Things to know when making this important purchase.
The ambiance that a wood-burning fireplace creates is hard to beat. When you set out to purchase one, it’s important to understand the basics. This two-part blog series will walk you through wood fireplace basics, helping you to choose the best type for your home and lifestyle.
Two Types of Wood Fireplaces
There are basically two kinds of wood fireplaces: manufactured EPA-certified wood fireplaces, and masonry-built wood fireplaces. They have distinct and important differences…
- Manufactured EPA-certified wood fireplace. Consist of a firebox and venting system that’s produced in a factory and then installed in your home. Usually built into a surround made of stone or brick, you can finish it with a hearth foundation and/or a mantel. EPA-certified wood fireplaces feature advanced design and combustion technologies, making them the most efficient wood fireplaces available. Some models can provide heat for up to 16 hours on a single load of quality wood, while expelling minimal pollutants into the environment. And because they burn so completely, there’s less ash to clean up. They have closed combustion systems, meaning the doors should be closed during operation for the most efficient burn. An example is the Heatilator Constitution.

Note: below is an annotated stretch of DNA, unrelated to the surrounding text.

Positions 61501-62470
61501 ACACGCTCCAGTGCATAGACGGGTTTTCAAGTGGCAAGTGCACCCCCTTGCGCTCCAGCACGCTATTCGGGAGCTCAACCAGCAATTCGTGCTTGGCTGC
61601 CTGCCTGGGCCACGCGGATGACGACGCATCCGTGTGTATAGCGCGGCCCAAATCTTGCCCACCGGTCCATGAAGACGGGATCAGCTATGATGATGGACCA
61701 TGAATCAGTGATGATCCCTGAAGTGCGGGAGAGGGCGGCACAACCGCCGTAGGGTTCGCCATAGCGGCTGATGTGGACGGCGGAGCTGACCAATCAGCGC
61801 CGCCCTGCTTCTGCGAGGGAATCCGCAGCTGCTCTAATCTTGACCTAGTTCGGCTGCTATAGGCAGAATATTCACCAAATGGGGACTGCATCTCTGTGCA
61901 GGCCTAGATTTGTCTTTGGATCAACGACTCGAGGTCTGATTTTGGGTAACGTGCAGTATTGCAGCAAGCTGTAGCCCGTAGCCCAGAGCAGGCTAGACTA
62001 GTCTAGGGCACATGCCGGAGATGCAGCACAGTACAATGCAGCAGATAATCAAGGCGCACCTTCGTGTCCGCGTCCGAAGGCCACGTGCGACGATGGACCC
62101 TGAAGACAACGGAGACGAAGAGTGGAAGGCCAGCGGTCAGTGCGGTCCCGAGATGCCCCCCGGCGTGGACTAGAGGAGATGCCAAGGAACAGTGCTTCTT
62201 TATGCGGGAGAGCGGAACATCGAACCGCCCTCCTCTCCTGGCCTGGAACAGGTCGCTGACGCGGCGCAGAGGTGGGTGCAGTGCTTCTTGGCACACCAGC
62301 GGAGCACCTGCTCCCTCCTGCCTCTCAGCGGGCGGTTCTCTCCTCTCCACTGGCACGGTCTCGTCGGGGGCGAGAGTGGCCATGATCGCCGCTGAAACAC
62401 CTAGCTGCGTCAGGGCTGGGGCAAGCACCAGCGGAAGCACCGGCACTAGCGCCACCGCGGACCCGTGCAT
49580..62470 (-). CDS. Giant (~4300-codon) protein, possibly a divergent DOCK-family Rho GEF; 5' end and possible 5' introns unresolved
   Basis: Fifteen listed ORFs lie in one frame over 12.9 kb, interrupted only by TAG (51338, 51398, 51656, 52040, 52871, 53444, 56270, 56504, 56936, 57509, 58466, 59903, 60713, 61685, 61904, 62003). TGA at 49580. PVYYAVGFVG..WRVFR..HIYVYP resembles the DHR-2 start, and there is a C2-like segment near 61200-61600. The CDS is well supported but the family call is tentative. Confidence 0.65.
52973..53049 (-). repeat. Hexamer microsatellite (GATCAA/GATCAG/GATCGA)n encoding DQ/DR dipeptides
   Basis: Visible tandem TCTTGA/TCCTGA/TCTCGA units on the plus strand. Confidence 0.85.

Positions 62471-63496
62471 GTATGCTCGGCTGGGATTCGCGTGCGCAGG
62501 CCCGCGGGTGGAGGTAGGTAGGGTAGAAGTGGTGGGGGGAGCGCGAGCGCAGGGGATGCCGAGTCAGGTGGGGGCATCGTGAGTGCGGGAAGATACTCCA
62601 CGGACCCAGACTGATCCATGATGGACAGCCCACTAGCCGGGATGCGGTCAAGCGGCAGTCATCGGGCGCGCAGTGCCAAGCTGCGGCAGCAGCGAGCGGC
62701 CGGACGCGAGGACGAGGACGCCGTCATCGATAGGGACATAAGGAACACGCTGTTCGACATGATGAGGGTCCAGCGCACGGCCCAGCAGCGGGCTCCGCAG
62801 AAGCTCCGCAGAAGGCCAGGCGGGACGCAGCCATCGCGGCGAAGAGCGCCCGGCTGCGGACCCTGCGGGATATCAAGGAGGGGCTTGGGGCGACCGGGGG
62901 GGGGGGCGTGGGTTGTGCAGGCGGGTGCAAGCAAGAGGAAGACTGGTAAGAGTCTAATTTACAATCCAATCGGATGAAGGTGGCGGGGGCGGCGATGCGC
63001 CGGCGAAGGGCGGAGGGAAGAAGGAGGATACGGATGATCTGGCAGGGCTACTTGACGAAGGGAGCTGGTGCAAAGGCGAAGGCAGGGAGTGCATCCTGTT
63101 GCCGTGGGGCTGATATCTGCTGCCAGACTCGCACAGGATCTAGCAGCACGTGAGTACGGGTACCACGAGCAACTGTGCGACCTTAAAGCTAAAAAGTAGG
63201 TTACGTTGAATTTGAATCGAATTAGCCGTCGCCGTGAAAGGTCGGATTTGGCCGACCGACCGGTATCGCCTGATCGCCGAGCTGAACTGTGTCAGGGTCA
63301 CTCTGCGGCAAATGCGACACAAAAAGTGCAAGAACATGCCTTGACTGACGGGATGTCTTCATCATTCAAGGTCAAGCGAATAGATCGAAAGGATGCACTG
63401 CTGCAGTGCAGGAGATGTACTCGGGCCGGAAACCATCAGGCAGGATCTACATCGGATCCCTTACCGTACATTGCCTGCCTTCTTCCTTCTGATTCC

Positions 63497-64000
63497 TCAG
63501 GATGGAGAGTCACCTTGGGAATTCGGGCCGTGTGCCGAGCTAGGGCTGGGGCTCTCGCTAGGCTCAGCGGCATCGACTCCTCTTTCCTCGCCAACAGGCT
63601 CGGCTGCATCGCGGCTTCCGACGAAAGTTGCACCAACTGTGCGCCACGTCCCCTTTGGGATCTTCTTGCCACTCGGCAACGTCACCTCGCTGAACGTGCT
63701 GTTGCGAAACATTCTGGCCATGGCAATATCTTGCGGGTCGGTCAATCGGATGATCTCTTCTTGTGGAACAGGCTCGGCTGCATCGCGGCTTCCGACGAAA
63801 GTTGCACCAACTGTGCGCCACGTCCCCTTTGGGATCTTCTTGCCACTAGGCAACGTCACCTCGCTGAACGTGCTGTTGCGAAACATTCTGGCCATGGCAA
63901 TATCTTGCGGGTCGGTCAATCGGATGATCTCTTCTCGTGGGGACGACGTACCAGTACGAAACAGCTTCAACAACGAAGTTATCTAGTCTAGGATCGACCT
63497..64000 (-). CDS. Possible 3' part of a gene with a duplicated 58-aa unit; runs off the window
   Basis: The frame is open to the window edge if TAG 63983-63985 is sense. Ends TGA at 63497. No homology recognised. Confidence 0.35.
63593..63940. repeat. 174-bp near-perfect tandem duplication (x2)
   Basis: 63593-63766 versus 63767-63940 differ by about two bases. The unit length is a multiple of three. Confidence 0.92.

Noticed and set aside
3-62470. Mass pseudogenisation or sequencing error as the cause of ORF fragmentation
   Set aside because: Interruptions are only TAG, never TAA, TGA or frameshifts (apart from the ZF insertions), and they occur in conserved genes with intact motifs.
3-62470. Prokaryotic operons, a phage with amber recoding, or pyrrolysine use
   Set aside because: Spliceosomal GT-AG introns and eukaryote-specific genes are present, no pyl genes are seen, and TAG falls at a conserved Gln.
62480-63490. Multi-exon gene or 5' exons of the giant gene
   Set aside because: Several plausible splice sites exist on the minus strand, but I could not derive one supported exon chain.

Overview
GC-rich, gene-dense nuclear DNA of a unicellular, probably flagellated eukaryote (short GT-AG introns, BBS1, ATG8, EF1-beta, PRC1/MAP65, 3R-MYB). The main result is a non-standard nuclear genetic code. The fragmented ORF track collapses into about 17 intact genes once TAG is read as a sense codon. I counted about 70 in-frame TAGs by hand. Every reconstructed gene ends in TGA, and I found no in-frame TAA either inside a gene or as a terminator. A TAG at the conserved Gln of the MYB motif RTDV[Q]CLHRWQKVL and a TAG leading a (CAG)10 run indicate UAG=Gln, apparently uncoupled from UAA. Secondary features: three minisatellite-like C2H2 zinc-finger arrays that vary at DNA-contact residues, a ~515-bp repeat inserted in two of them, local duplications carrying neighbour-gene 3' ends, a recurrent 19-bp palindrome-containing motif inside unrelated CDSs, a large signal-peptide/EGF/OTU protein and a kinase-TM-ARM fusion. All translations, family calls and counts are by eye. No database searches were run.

Constitution EPA-Certified Wood Fireplace
- Masonry-built wood fireplace. Constructed onsite in the home, this type of fireplace is highly inefficient. It has an open combustion system, so is only -15 to +15 percent efficient, exhausting up to 300 cubic feet of heated air outside the home every minute they burn, while dumping pollutants into the environment. The good news – it is possible to significantly improve the performance of a masonry-built fireplace with a fireplace insert.
Benefits of Manufactured EPA-certified Models
Today’s manufactured EPA-certified wood fireplaces are beautiful and functional, with some distinct benefits:
- Some models can be up to 76 percent efficient
- Advanced burn technology gets the most heat out of the wood you harvest or purchase
- They produce minimal emissions and very low levels of particulates
- Your heating bills can be significantly lowered, especially if your central furnace is fueled by heating oil or propane
- You are responsibly burning wood, which is a renewable fuel
But wait, there’s more. Watch for Part 2 of this series coming up next week!